2014-02-28 / Columnists

Eye On Rockaway

Sex Offender Bill Adds Layer of Protection for Children
By Miriam Rosenberg

Earlier this month Assemblyman Phillip Goldfeder announced he would introduce legislation that would ensure that all parks where children play are off limits to dangerous sex offenders. The proposal would restrict convicted sex offenders from residing within 500 feet or less of any public park with a playground. What is especially important is that it closes a loophole in the current law that restricts sex offenders from living within 1000 feet or entering parks that are attached to school buildings. Parks that are not aligned with schools are not currently covered. For those living on the east end that includes such well-used parks as Beach 9th Street Playground on the corner of Beach 9th and Seagirt Boulevard, O’Donohue Park on Beach 17th Street and Seagirt Boulevard and Bayswater Park.

The last complete breakdown of registered level 2 and 3 sex offenders living on the peninsula was in the November 25, 2011 issue of The Wave. At that time 66 sex offenders were living in Rockaway. Since then, the number has more than doubled to 125.

As of February 24th there were 89 registered in the 11691 area code, 19 in 11692, 4 in 11693, 13 in 11694 and none in 11697. It is time-consuming, but any resident can check out their zip code by going to the New York State Criminal Justice website, www.criminaljustice. ny.gov, and just enter your zip code. Then you can check each name on the list to determine if any of them live near you. Offenders may be on the list several times due to aliases that that were reported on their registration forms. Any offender who is incarcerated in a correctional facility will also be on the list.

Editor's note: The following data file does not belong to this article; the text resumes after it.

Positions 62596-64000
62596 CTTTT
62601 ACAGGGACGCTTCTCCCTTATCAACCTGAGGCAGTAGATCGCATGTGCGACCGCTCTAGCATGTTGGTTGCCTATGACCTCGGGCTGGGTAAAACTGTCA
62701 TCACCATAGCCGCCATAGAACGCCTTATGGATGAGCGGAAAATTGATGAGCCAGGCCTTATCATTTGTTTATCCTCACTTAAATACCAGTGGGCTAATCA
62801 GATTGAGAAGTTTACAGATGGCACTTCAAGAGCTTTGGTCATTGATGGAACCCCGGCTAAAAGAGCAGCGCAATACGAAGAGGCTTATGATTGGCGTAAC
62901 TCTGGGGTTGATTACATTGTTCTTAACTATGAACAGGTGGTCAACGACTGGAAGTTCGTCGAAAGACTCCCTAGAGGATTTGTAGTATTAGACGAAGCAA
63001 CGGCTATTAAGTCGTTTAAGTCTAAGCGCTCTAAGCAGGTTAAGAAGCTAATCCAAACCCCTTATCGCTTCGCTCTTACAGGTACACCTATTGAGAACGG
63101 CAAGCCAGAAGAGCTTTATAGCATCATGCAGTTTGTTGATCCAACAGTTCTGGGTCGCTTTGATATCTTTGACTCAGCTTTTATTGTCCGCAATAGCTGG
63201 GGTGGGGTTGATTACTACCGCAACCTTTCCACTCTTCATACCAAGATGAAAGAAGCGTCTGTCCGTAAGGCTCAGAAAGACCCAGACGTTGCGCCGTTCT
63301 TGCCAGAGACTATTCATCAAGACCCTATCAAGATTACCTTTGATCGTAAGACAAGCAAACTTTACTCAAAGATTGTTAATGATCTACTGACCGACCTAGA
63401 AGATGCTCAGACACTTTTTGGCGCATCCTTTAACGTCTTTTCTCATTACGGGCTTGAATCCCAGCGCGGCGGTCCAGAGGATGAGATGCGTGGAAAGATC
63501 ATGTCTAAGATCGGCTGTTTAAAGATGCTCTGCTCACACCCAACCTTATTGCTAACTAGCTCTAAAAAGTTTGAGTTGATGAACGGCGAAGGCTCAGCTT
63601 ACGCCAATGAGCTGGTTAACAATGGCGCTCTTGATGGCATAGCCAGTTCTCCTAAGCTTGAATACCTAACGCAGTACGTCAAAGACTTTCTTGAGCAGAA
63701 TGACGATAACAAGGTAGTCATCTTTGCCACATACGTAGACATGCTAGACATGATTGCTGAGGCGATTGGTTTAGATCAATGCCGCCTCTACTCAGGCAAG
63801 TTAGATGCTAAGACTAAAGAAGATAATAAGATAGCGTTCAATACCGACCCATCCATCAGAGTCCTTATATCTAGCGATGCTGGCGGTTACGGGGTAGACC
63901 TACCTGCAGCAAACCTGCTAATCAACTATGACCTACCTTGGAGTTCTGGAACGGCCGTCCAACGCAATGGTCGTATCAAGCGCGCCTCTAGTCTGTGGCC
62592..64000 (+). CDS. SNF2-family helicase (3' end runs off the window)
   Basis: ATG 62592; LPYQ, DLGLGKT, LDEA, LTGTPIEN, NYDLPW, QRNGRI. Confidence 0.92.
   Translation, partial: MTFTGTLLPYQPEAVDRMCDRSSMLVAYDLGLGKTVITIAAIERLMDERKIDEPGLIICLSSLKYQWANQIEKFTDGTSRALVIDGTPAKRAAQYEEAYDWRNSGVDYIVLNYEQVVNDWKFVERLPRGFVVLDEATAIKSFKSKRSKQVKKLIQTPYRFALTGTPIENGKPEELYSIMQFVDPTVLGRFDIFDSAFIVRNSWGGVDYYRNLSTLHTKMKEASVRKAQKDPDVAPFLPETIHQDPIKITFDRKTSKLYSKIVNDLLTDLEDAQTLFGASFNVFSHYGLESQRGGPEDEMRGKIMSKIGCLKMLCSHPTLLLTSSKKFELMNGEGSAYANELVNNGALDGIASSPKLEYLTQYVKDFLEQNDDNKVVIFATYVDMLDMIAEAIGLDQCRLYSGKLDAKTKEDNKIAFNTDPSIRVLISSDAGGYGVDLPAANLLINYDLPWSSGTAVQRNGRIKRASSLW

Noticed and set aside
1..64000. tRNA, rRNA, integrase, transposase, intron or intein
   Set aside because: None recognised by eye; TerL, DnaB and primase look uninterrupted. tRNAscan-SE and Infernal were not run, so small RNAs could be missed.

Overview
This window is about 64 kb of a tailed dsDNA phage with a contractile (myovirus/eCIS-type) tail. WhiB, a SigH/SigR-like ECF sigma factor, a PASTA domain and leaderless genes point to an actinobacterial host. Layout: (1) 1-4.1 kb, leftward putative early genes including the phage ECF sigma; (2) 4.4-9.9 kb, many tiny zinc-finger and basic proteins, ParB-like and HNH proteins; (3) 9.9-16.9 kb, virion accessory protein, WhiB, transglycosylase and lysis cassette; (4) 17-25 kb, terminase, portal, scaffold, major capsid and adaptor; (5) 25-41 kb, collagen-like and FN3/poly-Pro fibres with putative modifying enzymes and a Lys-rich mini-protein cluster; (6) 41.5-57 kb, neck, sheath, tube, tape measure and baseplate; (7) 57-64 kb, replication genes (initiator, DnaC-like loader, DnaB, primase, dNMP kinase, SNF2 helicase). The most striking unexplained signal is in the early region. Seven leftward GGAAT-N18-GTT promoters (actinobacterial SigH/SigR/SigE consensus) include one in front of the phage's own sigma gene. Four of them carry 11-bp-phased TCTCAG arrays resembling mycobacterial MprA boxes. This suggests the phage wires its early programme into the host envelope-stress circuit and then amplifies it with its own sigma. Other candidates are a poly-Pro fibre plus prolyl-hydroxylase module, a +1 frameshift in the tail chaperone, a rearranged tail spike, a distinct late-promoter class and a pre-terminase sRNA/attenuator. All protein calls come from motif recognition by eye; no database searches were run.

The increase since 2011 is concerning. But it shouldn’t be unexpected since the number has been going up for years. According to the 2011 article, in 2007 there were 48 level 2 and 3 registered sex offenders living in Rockaway. Except for 2010 when the number remained at 60 from the previous year, the numbers have been going up.

Our legislators must make protecting children a priority. That is what Goldfeder’s proposal does. The problems with the current law were highlighted earlier this month when it was discovered that two convicted sex offenders had moved into the same building on Beach 116th Street. While the building was more than the required 1000 feet from the nearest school, it was within several hundred feet of the beach and public parks.

As a father and a lawmaker, Goldfeder said, “We need to create stronger laws that will allow our children to remain protected and out of reach of sexual predators.”

The proposal would add an extra layer of safety for those who are our most vulnerable – our children. It will also give peace of mind for those in the community.

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